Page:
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A month ago, we reported that CD Projekt RED, makers of The Witcher 2 had claimed that they could identify '100% of pirates' and had started an RIAA-style 'settlement letter' shakedown (extortion) tactic in Germany. Well, unsurprisingly, this hasn't gone down too well with their customers and the outcry has been loud and strong, especially on gog.com, where their forums have been full of posts from disgruntled customers. Well, it looks like the pressure has gotten too much for them and they have backpedalled furiously on this decision and issued an open letter, published on rockpapershotgun.com. In it, they state that they want people to continue to have faith in them and stressed how they're still totally against 'piracy' of their products and appealed for gamers to refrain from engaging in it:
In early December, an article was published about a law firm acting on behalf of CD Projekt RED, contacting individuals who had downloaded The Witcher 2 illegally and seeking financial compensation for copyright infringement. The news about our decision to combat piracy directly, instead of with DRM, spread quickly and with it came a number of concerns from the community. Repeatedly, gamers just like you have said that our methods might wrongly accuse people who have never violated our copyright and expressed serious concern about our actions.
The GoDaddy boycott over their support of the Stop Online Piracy Act (SOPA) legislation, which took effect today, appears to have worked. The initial fallout over GoDaddy's support for it, resulted in a furious backpedal and then a bit of dirty tricks to stop customers leaving. However, this backpedal stopped short of actually criticising it. The boycott, called by a user on Reddit and aided by Jimmy Wales of Wikipedia, appears to have focused GoDaddy's mind on what's right and what's wrong. They have finally given us that criticism of SOPA that they should have made in the first place, as CEO Warren Adelman, said in this statement:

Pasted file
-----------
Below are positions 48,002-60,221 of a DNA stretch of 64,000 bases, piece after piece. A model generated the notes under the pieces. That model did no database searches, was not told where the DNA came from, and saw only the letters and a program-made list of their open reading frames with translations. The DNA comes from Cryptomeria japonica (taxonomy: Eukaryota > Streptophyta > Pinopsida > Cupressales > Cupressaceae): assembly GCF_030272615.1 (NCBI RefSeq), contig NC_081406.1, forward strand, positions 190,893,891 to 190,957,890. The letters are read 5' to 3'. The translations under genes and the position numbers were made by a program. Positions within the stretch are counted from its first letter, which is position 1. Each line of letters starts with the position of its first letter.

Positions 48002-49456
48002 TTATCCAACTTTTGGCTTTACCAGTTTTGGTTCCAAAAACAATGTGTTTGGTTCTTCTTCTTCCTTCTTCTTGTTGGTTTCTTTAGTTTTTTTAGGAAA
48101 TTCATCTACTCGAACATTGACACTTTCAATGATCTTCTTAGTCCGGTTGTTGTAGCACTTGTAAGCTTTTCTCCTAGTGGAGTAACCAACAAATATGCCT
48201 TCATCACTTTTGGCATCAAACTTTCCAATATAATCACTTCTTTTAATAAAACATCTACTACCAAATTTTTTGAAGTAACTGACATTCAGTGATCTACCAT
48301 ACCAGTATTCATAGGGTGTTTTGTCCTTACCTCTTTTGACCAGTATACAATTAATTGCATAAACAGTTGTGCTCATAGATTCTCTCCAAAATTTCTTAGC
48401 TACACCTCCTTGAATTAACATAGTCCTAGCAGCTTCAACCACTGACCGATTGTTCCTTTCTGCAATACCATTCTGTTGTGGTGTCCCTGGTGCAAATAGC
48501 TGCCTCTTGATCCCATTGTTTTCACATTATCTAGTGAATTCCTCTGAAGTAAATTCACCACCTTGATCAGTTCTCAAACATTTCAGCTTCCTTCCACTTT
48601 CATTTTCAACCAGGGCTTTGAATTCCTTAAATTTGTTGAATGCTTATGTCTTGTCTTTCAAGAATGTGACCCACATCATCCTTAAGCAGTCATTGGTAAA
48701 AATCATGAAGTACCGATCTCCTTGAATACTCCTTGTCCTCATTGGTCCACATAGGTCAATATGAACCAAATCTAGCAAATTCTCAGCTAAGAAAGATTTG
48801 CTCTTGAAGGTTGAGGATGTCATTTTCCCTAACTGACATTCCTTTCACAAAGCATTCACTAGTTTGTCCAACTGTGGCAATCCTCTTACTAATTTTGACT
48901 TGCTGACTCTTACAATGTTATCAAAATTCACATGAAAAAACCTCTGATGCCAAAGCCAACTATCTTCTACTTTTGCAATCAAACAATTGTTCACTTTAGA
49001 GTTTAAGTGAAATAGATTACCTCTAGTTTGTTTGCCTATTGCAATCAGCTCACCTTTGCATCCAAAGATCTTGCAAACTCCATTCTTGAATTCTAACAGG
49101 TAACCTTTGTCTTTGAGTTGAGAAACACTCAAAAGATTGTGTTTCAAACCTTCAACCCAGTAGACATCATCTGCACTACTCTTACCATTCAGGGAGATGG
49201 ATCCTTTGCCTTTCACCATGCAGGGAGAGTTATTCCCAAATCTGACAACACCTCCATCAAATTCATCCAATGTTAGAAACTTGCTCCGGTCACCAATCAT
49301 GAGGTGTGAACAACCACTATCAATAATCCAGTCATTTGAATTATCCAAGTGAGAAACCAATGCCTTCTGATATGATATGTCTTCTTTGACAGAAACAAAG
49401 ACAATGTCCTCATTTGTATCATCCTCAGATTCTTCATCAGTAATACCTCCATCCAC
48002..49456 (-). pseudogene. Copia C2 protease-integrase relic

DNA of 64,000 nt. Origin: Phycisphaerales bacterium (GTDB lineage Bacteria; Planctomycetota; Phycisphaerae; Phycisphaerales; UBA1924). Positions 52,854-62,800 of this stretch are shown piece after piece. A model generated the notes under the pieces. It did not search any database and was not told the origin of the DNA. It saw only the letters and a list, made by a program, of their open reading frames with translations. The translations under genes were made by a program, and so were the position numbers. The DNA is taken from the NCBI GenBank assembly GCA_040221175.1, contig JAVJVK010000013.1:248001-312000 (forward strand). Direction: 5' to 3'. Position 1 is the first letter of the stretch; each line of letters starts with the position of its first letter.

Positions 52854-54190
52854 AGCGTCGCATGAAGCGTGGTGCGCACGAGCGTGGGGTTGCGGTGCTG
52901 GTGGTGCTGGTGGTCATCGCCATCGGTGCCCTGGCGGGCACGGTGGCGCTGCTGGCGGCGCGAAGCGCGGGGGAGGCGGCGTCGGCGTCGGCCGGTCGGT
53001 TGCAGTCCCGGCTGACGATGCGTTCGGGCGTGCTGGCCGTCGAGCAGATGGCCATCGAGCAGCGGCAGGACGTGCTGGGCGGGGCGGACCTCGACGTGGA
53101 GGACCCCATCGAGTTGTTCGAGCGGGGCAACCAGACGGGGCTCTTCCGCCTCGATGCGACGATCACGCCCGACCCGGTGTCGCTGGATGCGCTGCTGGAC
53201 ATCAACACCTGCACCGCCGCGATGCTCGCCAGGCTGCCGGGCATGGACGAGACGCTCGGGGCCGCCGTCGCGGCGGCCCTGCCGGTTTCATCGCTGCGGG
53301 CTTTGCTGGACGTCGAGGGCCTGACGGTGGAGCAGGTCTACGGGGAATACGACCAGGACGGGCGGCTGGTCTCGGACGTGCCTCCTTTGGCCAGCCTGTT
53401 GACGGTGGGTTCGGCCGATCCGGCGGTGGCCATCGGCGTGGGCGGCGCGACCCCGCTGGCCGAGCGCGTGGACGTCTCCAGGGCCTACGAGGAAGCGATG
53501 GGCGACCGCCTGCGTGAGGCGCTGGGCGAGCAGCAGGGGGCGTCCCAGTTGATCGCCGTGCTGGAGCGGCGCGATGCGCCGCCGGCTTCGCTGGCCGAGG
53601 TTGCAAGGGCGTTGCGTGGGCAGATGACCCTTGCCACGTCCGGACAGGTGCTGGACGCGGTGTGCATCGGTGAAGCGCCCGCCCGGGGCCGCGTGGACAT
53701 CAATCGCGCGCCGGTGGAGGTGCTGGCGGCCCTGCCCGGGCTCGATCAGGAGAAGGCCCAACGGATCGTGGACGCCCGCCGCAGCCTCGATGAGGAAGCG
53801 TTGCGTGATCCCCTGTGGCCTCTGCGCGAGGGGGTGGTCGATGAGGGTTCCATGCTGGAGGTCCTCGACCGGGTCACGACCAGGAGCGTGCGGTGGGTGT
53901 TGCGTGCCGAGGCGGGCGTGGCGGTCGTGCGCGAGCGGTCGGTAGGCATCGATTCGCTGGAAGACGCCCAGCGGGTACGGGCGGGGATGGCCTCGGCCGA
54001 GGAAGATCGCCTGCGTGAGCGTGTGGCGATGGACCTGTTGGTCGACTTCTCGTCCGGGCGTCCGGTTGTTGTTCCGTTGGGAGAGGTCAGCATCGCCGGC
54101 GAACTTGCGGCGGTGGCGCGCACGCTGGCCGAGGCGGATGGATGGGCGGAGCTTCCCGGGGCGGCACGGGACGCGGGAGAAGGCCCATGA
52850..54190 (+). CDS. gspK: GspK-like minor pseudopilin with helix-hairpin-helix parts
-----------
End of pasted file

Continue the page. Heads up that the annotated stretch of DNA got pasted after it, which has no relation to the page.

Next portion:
We have observed a spike in domain name transfers, which are running above normal rates and which we attribute to GoDaddy's prior support for SOPA, which was reversed. GoDaddy opposes SOPA because the legislation has not fulfilled its basic requirement to build a consensus among stake-holders in the technology and Internet communities. Our company regrets the loss of any of our customers, who remain our highest priority, and we hope to repair those relationships and win back their business over time.
Today, we brought you the depressing news that Activision are unlikely to bring the Call of Duty social network called Elite, to the PC platform, despite all their loyal PC gamers, who have bought every iteration of the game going and in particular helped them achieve their blockbuster sales of $400M last week. This delight came courtesy of this tweet:
@thejuggz We are working towards a universal Elite experience but we cannot guarantee if or when a version will be available for the PC.Well, what do you know, but it looks like Elite is coming to the PC platform after all. Yes, you heard that right. In a tweet a while later, Activision claim to have "misspoken", like this:
We misspoke. Our goal has always been to provide a free PC offering for ELITE. Stay tuned for an update as timing is still being determined.So PC gamers will at least get the free version. Fantastic. Still second class, but better than nothing. Probably best to keep a close eye on those tweets and a sceptical outlook on this one until it happens. You couldn't make this stuff up.